We`ll also get Senator Klobuchar`s reaction to last night`s Democratic 

presidential debate in which Joe Biden promised to choose a woman as his 

vice presidential running mate if he wins the Democratic presidential 

nomination and my interview with Joe Biden a week ago included a very 

strong hint from Joe Biden that he would choose a woman who was on the 

presidential debate stage with him already this year. He said that he 

thought it was a very important factor that the vice presidential candidate 

have experience already at that level on the presidential debate stage. So 

that means, Amy Klobuchar is one of the women who has that experience. 

We`ll talk to her about that later in this hour. 

 

Today, at the White House press briefing on coronavirus pandemic, the very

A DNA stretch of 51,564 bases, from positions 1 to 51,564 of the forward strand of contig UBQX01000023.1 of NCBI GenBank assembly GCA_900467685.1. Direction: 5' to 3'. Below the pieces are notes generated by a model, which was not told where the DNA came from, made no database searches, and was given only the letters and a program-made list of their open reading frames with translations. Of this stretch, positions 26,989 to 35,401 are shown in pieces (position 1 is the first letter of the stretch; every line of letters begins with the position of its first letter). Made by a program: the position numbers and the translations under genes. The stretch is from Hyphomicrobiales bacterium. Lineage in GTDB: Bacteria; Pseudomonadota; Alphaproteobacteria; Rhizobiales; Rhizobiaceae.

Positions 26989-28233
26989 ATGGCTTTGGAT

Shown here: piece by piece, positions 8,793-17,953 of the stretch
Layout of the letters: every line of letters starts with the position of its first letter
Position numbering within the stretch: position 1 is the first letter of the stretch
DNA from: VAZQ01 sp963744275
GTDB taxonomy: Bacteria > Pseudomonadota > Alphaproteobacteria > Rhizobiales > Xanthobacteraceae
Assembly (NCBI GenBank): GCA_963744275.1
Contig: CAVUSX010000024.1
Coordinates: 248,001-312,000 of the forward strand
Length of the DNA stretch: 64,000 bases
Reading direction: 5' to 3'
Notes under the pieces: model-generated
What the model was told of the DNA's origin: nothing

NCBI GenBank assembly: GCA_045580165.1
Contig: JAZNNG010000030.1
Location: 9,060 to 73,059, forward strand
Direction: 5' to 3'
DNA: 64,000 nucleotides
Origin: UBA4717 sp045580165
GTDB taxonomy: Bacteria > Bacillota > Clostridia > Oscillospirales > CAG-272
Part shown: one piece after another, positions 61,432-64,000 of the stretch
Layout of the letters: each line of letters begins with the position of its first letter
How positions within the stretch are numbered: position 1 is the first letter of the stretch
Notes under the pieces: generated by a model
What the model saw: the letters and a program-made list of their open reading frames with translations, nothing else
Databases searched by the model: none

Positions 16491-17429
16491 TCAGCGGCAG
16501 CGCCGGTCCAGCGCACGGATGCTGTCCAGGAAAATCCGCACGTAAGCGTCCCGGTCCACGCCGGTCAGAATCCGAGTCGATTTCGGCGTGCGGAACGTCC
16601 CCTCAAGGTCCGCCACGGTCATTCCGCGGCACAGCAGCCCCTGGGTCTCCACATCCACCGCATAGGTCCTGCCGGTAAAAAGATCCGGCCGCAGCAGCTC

first question was about the time frame Americans should anticipate for 

when the situation might begin to get better in the United States and in 

response to that question, Donald Trump said two words that seemed to shock 

the stock market into further losses and surely came as a shock to most 

Trump voters who polls show have mostly not taken the coronavirus pandemic 

seriously. Those two words that changed the world for those people today 

were July and August. 

 

(BEGIN VIDEO CLIP)

 

REPORTER: If Americans really were band together and do what the White 

House is suggesting, how quickly can this turn? 

 

DONALD TRUMP, PRESIDENT OF THE UNITED STATES: My favorite question, I asked 

it all the time. How many times, Anthony, I think I ask that question every 

day and speak to Deborah, I speak to a lot of them. I get the opinions.